How to Slow Down

by — Nov 29, 2010

We all have that Aunt or Uncle who eats a horrible diet and yet lives to an old age. On the contrary, we may know someone who eats a 100% pure diet who is miserable and actually suffers from poor health. On of my teachers, the Institute for Integrative Nutrition founder Joshua Rosenthal, believes that one’s “primary food” is just as important as the food you put on your plate. Just like the food you digest you also “take in” experiences. Primary food is defined as your career, spirituality, relationships and physical activity. If your primary food suffers than so does your health. The better quality our primary food is the less we are likely to have poor “secondary” food. We become satisfied with our lives when we live “wholistically”.

One aspect of having good primary health is learning how to slow down. Our egos love the fast pace of a busy life. It makes us feel important and valued. We love to work hard. No one ever receives praise for working “softly”. Europeans take 4 weeks off a year. Americans are lucky to get 1 week off a year. It is no wonder we are so burnt out. If you find the idea of slowing down impossible take it a few steps at a time. See if any of these tips appeal to you:

  • Try not to jump out of bed in the morning. Let your body adjust slowly, cup your eyes and then slowly move your hands away to let the natural light in. This is also a great anti-aging technique practiced by Kundalini yoga enthusiasts. Believe it or not, years of waking up squinting at the sun can actually cause wrinkles.
  • Light incense or candles before dinner or while you are preparing dinner.
  • Give yourself the gift of a short walk during the day.
  • Savor your food. Eating slow is great for digestion and your waistline. It takes 20 minutes for your brain to register that your stomach is full.
  • Eat real “fork and knife” meals instead of quick grab and go food.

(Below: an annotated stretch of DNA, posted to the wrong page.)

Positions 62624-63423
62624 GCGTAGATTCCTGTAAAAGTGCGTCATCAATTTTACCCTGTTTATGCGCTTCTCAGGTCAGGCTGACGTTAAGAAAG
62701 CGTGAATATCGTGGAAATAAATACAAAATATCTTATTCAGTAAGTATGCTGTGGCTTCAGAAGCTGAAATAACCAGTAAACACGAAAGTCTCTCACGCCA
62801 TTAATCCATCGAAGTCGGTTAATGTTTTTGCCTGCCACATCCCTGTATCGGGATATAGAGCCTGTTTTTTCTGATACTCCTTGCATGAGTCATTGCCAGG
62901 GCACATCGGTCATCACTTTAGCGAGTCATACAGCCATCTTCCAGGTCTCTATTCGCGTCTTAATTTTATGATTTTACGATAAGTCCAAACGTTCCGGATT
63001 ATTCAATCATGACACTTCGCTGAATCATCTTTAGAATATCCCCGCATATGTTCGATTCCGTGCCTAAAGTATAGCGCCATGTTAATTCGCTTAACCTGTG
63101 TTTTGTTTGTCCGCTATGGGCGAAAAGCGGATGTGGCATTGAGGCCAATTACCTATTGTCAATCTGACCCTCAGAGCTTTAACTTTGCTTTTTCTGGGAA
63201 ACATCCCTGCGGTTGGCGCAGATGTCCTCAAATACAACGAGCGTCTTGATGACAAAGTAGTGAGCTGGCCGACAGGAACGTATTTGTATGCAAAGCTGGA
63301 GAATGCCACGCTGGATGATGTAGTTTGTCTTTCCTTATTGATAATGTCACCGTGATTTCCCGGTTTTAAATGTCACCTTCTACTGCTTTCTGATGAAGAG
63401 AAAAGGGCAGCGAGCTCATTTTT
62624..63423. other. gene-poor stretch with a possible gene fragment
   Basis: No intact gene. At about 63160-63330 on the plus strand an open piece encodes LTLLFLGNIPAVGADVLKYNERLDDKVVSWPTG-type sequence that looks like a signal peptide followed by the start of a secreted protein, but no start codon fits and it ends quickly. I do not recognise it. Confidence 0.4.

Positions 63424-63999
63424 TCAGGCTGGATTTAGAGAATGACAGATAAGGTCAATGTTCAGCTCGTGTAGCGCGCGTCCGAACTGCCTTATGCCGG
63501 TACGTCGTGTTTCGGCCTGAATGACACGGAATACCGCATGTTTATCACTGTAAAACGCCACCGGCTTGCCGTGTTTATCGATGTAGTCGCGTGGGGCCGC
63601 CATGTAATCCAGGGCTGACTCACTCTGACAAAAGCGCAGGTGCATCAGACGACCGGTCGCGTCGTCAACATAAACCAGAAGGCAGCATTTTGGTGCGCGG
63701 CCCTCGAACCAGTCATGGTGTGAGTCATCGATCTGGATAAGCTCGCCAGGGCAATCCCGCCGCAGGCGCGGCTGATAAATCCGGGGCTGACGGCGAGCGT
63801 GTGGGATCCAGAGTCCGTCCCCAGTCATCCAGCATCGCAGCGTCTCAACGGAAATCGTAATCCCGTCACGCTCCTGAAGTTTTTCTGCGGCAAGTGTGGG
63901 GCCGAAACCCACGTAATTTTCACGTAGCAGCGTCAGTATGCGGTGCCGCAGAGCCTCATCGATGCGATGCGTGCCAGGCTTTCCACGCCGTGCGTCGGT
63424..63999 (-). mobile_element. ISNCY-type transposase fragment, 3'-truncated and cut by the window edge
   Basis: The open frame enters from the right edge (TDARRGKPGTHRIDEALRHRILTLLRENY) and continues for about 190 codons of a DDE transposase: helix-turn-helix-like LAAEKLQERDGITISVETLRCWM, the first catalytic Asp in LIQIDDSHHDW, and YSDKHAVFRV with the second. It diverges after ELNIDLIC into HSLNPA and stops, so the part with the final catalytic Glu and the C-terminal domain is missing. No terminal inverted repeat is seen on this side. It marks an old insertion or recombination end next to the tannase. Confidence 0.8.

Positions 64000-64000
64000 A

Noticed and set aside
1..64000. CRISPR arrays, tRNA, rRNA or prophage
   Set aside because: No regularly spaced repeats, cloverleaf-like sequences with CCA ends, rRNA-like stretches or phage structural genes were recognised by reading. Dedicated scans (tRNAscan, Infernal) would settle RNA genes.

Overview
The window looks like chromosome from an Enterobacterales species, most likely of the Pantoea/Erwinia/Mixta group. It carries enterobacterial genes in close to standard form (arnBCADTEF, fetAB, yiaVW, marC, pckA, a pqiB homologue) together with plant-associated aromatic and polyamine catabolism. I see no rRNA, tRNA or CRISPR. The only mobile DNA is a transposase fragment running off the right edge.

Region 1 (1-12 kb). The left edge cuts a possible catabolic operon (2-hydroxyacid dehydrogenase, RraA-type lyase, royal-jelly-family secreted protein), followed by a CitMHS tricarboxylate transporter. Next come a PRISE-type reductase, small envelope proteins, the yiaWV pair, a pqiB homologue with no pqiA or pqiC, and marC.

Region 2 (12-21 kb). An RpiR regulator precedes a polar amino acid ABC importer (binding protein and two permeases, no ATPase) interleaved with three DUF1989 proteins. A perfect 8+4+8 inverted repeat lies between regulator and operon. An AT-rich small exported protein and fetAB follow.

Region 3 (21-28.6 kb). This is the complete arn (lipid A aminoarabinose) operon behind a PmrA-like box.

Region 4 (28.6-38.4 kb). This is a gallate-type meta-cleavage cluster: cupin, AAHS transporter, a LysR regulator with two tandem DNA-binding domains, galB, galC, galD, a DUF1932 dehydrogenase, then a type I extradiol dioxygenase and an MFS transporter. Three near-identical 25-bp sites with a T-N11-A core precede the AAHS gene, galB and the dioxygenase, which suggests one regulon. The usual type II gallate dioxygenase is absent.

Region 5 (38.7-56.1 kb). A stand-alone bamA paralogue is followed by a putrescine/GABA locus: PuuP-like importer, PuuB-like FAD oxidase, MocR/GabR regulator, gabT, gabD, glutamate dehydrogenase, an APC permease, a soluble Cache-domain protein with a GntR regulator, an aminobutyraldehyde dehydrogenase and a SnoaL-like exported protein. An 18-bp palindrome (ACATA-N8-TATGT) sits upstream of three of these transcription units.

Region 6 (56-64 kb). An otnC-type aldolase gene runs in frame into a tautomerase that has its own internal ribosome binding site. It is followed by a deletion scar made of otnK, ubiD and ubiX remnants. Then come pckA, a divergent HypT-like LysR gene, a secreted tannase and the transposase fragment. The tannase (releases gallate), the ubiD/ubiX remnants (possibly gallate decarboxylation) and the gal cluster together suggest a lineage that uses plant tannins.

• Once in a while take a bath instead of shower.
  • Journal, especially in the morning as suggested by Julia Cameron, who wrote The Artist’s Way book series. By writing three whole pages each morning we begin to slow down and clear out our inner clutter.
  • Can you cut out one thing this week out of your list of things to do?
  • See how many times in a week you could turn off your phone.
  • Can you exercise outside or somewhere beautiful?
  • In our society we spend a lot of time staring at “glowing boxes” such as television sets and computer screens. See if you can spend some time away from both.
  • Is there one thing you can delegate this week?
  • Before you go to bed, think of five things you are grateful for.
  • And lastly, the easiest way to be present and slow down is to practice breathing in and out for one full minute. If even this seems like a daunting task break it down, start with three good breathes and build from there.

I have a friend of mine who is a yoga instructor and she exudes sensual femininity. She never rushes but walks at a calm pace. Of course, she turns heads. Once I got a glimpse of myself in a reflection while I was walking like a crazy woman running errands. I looked stressed and anxious. What a good lesson that was for me to take my time and walk more glamorously.

If you need a little motivation think of yourself when you are calm. Is your posture better? Is your facial expression more serene? Honestly, we look a lot better and younger when we are calm. Have you ever made a poor decision while being in a hurry? What did this poor decision cost you? Did you have to spend more time to fix the problem? After all, we might as well enjoy the ride . . . slowly.

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